If you feel you must benchmark, focus on a few select elements,  rather than trying to be best in class in everything related to your  industry. Your choice of companies to follow, and of the indicators to  track and analyze, should line up exactly with the capabilities you  prioritized in setting your future course. For example, if you are  expanding into emerging markets, you might benchmark the extent to which  leading companies in that region give local offices decision rights on  sourcing or distribution.

  1. Let the “lines and boxes” fit your company’s purpose.For every company, there is an optimal pattern of hierarchical  relationship — a golden mean. It isn’t the same for every company; it  should reflect the strategy you have chosen, and it should support the  critical capabilities that distinguish your company. That means that the  right structure for one company will not be the same as the right  structure for another, even if they’re in the same industry.

In particular, think through your purpose when designing the spans of  control and layers in your org chart. These should be fairly consistent  across the organization.


You can often hasten the flow of information and create greater  accountability by reducing layers. But if the structure gets too flat,  your leaders have to supervise an overwhelming number of people. You can  free up management time by adding staff, but if the pyramid becomes too  steep, it will be hard to get clear messages from the bottom to the  top. So take the nature of your enterprise into account. Does the work  at your company require close supervision? What role does technology  play? How much collaboration is involved? How far-flung are people  geographically, and what is their preferred management style?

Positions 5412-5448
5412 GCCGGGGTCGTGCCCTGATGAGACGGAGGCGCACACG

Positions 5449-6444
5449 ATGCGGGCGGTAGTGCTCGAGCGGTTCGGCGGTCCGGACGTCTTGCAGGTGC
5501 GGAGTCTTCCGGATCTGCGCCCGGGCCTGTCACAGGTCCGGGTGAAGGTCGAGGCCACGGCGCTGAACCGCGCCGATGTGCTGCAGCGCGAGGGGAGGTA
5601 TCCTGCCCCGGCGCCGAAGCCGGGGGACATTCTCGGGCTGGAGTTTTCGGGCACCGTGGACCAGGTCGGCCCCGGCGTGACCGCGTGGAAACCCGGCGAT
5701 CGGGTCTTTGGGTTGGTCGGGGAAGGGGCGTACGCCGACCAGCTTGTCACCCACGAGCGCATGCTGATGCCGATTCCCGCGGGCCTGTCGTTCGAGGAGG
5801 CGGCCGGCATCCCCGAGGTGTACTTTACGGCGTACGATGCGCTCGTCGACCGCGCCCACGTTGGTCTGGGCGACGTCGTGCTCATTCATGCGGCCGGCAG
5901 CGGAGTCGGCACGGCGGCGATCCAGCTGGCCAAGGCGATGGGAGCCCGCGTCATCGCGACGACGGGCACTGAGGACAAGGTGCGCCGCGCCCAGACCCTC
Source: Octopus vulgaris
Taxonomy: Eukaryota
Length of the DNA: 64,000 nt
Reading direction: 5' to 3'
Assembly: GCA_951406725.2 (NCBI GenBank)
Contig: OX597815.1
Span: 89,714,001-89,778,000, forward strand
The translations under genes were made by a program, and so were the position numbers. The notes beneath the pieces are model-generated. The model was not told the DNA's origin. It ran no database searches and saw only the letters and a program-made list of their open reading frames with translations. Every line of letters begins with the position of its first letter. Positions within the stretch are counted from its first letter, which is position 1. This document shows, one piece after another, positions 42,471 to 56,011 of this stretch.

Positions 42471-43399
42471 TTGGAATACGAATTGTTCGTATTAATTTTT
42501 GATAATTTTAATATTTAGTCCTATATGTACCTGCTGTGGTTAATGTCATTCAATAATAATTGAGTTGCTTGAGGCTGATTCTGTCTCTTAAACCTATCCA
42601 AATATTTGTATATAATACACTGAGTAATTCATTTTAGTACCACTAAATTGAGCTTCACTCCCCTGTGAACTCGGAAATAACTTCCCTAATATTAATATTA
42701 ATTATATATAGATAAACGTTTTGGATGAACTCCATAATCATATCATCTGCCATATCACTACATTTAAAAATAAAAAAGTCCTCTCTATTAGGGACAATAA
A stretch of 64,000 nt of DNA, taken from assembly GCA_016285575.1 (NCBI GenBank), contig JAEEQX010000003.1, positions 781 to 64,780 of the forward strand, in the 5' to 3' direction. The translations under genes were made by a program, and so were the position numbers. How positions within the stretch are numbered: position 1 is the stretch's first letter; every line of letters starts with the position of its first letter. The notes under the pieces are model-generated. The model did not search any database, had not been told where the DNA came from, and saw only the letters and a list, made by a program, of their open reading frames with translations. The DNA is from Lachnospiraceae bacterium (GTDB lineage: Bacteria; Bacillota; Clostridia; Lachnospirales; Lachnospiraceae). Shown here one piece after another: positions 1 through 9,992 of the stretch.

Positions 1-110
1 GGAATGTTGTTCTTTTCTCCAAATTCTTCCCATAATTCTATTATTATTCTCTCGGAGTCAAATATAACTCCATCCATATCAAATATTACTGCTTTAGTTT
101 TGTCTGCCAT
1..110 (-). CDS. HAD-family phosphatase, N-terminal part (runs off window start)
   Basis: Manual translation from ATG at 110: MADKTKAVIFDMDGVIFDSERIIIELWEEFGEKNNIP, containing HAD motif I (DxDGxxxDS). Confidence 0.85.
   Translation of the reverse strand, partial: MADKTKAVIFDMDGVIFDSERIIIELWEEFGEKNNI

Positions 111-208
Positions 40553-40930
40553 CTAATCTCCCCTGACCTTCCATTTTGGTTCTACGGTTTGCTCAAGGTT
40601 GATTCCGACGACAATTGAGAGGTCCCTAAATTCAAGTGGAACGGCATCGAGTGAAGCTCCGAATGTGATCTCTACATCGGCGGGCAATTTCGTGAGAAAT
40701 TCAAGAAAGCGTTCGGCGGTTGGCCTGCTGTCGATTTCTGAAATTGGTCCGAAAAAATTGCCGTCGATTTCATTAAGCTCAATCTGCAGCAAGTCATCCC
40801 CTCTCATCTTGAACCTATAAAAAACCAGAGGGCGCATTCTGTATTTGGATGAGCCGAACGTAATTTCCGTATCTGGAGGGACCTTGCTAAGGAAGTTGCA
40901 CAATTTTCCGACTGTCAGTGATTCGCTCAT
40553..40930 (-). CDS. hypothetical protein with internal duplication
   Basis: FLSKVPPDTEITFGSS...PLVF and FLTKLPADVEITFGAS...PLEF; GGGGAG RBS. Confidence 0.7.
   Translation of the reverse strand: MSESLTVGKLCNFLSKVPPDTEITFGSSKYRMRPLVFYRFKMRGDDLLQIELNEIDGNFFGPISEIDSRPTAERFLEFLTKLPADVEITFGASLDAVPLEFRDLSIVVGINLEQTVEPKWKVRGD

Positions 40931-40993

In a call center, 15 or 20 people might report to a single manager  because the work is routine and heavily automated. An enterprise  software implementation team, made up of specialized knowledge workers,  would require a narrower span of control, such as six to eight  employees. If people regularly take on stretch assignments and broadly  participate in decision making, you might have a narrower hierarchy —  more managers directing only a few people each — instead of setting up  managers with a large number of direct reports.

  1. Accentuate the informal.Formal elements like  structure and information are attractive to companies because they’re  tangible. They can be easily defined and measured. But they’re only half  the story. Many companies reassign decision rights, rework the org  chart, or set up knowledge-sharing systems — yet don’t see the results  they expect.

That’s because they’ve ignored the more informal, intangible building  blocks. Norms, commitments, mind-sets, and networks are essential in  getting things done. They represent (and influence) the ways people  think, feel, communicate, and behave. When these intangibles are not in  sync with one another or the more tangible building blocks, the  organization falters.